Mariah Pol, a social studies teacher at Barker Middle School, is one of Michigan City Area Schools’ rock stars. She’s been an educator for about five years, and in that time has won numerous awards and fellowships including 2019 Indiana History Teacher of the Year.
Pol, born and raised in Portage, never really wanted to be anything other than a teacher.
“Growing up, my teachers were always the most motivational people to me,” she said. “I grew up in a single-parent, first-generation Latina household and didn’t really come from a background where my immediate family was educated. Going to school, and seeing all the knowledge my teachers had, opened up those opportunities for me and really made me want to pay it forward.”
The person she credits as her biggest influence wasn’t actually a schoolteacher. Instead, it was her late piano teacher, Lee Marsh, who offered Pol free lessons from age 5 all the way to 18.
“She’s the real reason and inspiration behind me becoming a teacher,” Pol said. “She taught me a lot of skills like hard work, discipline, and things that I’ve transcribed into everything else I’ve done in life. She opened up a world of opportunities for me, so now I devote myself to doing the same for my students.”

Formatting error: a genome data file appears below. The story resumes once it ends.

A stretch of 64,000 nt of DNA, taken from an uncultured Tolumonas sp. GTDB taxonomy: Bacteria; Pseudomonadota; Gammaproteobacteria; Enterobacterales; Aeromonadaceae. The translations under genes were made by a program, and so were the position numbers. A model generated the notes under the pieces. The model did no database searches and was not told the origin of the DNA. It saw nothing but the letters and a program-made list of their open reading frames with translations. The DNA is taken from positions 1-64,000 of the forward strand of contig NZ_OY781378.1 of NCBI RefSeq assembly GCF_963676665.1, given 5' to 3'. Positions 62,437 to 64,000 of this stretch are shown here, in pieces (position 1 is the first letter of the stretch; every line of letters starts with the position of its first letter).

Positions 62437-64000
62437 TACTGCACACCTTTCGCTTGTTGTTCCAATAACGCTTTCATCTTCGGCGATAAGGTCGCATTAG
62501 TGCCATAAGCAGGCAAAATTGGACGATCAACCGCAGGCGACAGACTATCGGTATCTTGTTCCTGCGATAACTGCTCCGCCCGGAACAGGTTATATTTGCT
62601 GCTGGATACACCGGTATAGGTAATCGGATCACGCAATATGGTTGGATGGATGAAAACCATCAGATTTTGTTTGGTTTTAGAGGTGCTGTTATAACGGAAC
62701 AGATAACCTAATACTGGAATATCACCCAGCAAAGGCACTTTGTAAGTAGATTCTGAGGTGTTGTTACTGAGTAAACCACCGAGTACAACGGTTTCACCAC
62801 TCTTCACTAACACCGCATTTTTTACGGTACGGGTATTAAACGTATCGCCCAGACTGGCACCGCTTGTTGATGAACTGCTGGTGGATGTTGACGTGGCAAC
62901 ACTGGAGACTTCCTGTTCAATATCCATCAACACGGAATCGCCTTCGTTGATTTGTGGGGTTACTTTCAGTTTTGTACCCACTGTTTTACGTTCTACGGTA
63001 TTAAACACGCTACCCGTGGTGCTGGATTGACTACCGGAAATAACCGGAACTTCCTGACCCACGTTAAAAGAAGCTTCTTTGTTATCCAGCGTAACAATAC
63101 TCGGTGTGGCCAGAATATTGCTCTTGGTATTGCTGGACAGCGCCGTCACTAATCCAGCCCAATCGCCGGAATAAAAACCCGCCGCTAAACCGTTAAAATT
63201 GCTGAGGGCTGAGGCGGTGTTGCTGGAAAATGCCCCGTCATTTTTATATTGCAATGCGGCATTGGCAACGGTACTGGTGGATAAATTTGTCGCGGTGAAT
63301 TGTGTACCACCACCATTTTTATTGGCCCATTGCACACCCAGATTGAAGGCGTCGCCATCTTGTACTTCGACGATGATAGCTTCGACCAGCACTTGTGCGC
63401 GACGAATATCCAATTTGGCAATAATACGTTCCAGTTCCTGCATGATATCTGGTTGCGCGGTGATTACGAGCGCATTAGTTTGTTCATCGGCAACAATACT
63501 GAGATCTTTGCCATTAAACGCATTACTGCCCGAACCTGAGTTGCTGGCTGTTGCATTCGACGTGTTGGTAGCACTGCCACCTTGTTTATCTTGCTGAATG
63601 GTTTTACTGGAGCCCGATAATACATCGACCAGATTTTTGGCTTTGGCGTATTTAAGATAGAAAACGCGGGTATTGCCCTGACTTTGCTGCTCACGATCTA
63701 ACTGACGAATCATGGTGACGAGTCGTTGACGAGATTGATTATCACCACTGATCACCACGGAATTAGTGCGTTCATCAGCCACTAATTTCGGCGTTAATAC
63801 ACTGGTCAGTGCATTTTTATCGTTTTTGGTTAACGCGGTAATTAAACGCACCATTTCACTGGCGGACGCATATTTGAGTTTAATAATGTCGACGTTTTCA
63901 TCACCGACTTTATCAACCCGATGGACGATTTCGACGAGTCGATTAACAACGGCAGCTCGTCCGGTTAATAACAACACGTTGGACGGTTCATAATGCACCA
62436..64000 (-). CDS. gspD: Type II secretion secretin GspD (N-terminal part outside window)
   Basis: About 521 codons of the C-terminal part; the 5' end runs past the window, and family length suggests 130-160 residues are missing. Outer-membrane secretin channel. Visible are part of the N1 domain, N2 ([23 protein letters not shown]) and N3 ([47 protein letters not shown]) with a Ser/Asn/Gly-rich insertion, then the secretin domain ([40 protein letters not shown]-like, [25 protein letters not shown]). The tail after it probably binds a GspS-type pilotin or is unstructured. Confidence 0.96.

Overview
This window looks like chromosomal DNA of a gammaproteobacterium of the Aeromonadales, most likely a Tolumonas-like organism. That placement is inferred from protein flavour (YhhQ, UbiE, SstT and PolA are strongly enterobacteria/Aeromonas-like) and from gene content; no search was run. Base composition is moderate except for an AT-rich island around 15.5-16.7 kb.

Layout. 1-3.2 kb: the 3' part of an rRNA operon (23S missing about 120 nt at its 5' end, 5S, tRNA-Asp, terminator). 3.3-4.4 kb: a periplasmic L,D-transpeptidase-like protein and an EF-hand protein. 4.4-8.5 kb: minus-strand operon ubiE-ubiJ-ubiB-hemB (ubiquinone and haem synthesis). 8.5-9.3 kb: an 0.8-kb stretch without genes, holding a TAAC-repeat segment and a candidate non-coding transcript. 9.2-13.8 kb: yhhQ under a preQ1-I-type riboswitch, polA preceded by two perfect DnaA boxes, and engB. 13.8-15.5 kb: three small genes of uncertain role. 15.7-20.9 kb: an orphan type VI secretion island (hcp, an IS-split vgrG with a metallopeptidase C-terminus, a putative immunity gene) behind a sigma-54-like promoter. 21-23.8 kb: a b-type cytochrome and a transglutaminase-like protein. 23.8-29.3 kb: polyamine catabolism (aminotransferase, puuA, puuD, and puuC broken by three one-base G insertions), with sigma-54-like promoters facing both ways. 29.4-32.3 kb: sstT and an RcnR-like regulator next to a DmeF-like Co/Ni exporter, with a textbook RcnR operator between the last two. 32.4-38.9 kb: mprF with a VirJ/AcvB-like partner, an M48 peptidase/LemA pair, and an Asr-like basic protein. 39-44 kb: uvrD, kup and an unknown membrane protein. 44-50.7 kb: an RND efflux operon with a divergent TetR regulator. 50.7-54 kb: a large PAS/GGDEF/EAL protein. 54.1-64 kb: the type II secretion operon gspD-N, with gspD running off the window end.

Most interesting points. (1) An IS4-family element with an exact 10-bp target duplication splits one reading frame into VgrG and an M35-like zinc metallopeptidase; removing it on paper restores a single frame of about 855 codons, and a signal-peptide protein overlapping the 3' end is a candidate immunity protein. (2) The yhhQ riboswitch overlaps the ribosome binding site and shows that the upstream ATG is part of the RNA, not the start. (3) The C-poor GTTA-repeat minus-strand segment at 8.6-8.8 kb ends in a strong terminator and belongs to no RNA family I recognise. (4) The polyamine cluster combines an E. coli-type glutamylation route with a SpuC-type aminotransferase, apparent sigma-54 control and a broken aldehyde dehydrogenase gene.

Pol first chose history to teach mostly because she’d always had a knack for doing the readings and memorization involved. As she studied more she fell in love with how history can change how you look at and interact with the world. She recalled signing up for a Latino Studies course, and being blown away by the perspective it offered.
“Honestly I picked it thinking it’d be an easy A—I’d thought there was nothing you could tell me I don’t already know about Latino Studies having grown up in a Hispanic household,” she said. “Then when I took the class, I realized there was so much I never knew about my own people. It was so empowering for me to learn, so it motivated me to put those kinds of narratives and perspectives in my own lessons.”
Her efforts to make an engaging classroom have taken her all over the world, from South Korea and Japan to Morocco and Cuba. These trips help her incorporate more narratives into her lesson plans, and her classroom even has virtual reality headsets where students can take a simulated field trip around the world.
“It’s like I get to take them to places that they sometimes didn’t even know existed,” Pol said. “They really enjoy seeing all the different viewpoints that are out there, and they can apply what they see to their everyday lives, down to how they handle social interactions.”
Though her travels have taken her to stunning and diverse locations, Pol is always happy to come back to the Region.
“I feel like Northwest Indiana is a cultural melting pot,” she said. “It’s a diverse economy, with a diverse set of people who’ve settled here. Even the landscape is diverse with stuff like the Dunes. It all makes people from Northwest Indiana so much more open-minded.”